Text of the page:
‘Trusting blindly can be the biggest risk of all’: organised resistance to childhood vaccination in the UK
Article first published online: 16 MAR 2007
© 2007 The Author. Journal compilation © 2007 Foundation for the Sociology of Health & Illness/Blackwell Publishing Ltd.
Sociology of Health & Illness
Volume 29, Issue 2, pages 198–215, March 2007
How to Cite
Hobson-West, P. (2007), ‘Trusting blindly can be the biggest risk of all’: organised resistance to childhood vaccination in the UK. Sociology of Health & Illness, 29: 198–215. doi: 10.1111/j.1467-9566.2007.00544.x
- Issue published online: 16 MAR 2007
- Article first published online: 16 MAR 2007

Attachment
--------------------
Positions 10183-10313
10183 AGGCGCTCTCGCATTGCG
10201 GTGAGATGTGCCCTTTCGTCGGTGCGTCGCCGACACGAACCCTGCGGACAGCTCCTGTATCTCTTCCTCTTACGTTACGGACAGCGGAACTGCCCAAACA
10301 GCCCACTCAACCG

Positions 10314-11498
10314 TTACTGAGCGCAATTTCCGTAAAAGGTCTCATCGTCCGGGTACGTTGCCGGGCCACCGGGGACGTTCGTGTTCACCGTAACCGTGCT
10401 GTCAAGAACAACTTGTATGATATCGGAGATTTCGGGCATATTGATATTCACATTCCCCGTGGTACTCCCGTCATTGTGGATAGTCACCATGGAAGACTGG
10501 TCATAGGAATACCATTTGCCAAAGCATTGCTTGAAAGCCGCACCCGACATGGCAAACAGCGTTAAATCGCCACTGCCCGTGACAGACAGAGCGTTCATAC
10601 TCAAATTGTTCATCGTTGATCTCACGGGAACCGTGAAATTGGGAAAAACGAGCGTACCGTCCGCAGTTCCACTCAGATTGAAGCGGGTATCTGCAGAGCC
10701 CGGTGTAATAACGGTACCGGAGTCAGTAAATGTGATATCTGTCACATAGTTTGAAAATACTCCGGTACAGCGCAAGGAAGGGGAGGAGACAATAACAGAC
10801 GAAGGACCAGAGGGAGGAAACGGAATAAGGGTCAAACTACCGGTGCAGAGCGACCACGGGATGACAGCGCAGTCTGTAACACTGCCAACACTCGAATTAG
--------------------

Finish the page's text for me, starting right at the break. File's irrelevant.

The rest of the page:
Sociological interest in vaccination has recently increased, largely in response to media coverage of concerns over the safety of the MMR (measles, mumps and rubella) vaccine. The resulting body of research highlights the importance of risk and trust in understanding parental and professional engagement with vaccination. To date, only limited attention has been paid to organised parental groups that campaign against aspects of vaccination policy. This paper reports findings from a qualitative study of contemporary groups in the UK, and develops three main lines of argument. First, these actors are best analysed as ‘Vaccine Critical groups’ and include Radical and Reformist types. Second, Vaccine Critical groups discursively resist vaccination through a reframing that constructs risk as unknown and non-random. Third, trust as faith is negatively contrasted with the empowerment that is promised to result from taking personal responsibility for health and decision-making. Whilst representing a challenge to aspects of vaccination policy, this study confirms that the groups are involved in the articulation and promotion of other dominant discourses. These findings have implications for wider sociological debates about risk and trust in relation to health.